Thanks to OTP for publishing two more of my children’s picture books. Both books were published this month and are about Monarch butterflies. Butterfly Girls is about two young sisters who find a butterfly chrysalis in their backyard and watch for the butterfly to emerge. The butterfly teaches the girls how to fly, and the girls spend many happy hours flying with their new friend. One day, the butterfly disappears, and the girls are deeply disappointed. They soon learn that the butterflies have migrated south for the winter and more will return in the spring.
When Caterpillars Dream is about a Monarch caterpillar and what she dreams while in her chrysalis becoming a butterfly. She dreams about the incredible journey she will take south for the winter once she emerges. In the course of this dream, she learns to trust her instincts. This book introduces children to the life cycle and migration patterns of Monarch butterflies in a fantasy format.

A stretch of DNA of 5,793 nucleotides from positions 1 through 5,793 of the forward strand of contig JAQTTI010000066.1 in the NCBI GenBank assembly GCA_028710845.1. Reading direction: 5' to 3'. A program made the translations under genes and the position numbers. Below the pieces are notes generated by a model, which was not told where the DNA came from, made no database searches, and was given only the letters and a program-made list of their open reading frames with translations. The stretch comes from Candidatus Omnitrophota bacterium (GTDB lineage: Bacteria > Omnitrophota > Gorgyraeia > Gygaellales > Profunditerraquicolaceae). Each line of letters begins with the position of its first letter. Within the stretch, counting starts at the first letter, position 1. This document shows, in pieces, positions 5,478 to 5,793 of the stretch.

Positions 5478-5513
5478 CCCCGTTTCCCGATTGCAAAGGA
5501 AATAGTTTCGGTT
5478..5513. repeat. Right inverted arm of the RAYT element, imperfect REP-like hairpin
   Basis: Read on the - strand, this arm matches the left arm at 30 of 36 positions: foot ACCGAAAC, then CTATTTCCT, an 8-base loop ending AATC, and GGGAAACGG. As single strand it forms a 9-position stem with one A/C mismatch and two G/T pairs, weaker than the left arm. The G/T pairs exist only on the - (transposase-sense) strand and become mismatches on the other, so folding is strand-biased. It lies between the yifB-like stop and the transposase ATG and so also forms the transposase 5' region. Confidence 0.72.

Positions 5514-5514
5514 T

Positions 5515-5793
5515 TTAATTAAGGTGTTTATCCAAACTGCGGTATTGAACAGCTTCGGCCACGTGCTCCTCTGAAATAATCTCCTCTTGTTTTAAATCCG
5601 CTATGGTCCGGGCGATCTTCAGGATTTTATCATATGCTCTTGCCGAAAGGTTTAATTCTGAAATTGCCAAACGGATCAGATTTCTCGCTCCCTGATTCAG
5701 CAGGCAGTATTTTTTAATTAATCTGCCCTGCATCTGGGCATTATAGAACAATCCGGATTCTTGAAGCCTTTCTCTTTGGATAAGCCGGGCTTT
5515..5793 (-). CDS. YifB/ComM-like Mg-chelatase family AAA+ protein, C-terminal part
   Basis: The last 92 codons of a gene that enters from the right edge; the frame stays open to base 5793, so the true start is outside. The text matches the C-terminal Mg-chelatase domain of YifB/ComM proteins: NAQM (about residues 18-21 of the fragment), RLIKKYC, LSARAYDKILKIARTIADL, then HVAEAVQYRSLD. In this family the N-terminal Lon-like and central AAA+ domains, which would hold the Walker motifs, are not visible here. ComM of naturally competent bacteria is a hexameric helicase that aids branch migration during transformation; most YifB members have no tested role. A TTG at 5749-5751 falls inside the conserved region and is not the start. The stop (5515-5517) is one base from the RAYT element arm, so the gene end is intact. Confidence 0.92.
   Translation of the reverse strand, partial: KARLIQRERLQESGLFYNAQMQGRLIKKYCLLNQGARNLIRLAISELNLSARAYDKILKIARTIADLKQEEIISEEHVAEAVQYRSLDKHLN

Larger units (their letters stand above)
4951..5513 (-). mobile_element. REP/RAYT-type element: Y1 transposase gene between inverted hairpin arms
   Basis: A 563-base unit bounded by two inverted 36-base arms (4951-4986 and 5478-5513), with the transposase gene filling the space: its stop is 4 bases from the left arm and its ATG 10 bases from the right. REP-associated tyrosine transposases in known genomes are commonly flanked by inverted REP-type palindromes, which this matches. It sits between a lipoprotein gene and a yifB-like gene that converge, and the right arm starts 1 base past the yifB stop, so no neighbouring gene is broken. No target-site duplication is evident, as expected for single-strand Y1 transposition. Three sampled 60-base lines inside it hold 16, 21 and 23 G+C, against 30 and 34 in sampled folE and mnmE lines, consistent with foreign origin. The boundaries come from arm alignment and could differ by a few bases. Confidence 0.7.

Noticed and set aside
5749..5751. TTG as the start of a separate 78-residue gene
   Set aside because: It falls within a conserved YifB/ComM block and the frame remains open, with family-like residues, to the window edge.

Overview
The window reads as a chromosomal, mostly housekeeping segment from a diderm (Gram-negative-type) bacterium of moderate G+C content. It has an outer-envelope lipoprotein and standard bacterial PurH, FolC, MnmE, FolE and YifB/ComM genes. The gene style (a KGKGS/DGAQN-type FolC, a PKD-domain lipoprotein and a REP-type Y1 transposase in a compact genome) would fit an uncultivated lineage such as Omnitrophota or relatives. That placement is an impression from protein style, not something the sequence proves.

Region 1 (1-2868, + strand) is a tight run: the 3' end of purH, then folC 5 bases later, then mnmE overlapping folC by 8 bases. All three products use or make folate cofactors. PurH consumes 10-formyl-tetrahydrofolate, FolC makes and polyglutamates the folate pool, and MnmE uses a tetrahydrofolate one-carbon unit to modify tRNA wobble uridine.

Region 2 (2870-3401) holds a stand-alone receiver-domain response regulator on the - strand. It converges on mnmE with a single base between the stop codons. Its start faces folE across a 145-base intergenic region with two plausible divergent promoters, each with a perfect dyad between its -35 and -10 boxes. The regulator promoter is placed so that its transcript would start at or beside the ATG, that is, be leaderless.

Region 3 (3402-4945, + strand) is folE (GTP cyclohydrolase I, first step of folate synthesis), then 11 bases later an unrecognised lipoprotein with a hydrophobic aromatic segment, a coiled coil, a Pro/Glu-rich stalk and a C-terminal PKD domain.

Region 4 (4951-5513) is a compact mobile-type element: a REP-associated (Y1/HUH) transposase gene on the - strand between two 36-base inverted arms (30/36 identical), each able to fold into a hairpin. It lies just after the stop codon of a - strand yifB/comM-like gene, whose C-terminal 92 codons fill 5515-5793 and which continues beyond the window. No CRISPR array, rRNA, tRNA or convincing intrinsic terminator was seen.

The inspiration for both books came two year ago when I gave my two granddaughters butterfly habitats, so they could watch butterflies grow from a tiny egg to a full-grown butterfly. I saw how excited they were to view this process and how delighted they were to let the butterflies fly away, once they had emerged from their chrysalis. I thought what fun it would be to actually fly with a butterfly and wrote Butterfly Girls for them. After that, I became intrigued about what went on in the chrysalis and what caterpillars might dream while becoming butterflies. After researching the migration patterns of Monarchs, I decided to write When Caterpillars Dream as a fantasy with basic information about the incredible journey Monarchs take, flying south for the winter.
We have a Monarch habitat nearby where they congregate during the winter. I felt these two books might be a natural for sale at this habitat and at a local wildlife museum, as well as the normal bookstores, gift shops and children’s stores. And of course, children (especially little girls ) love these amazing insects. I've learned it's always good to think ahead.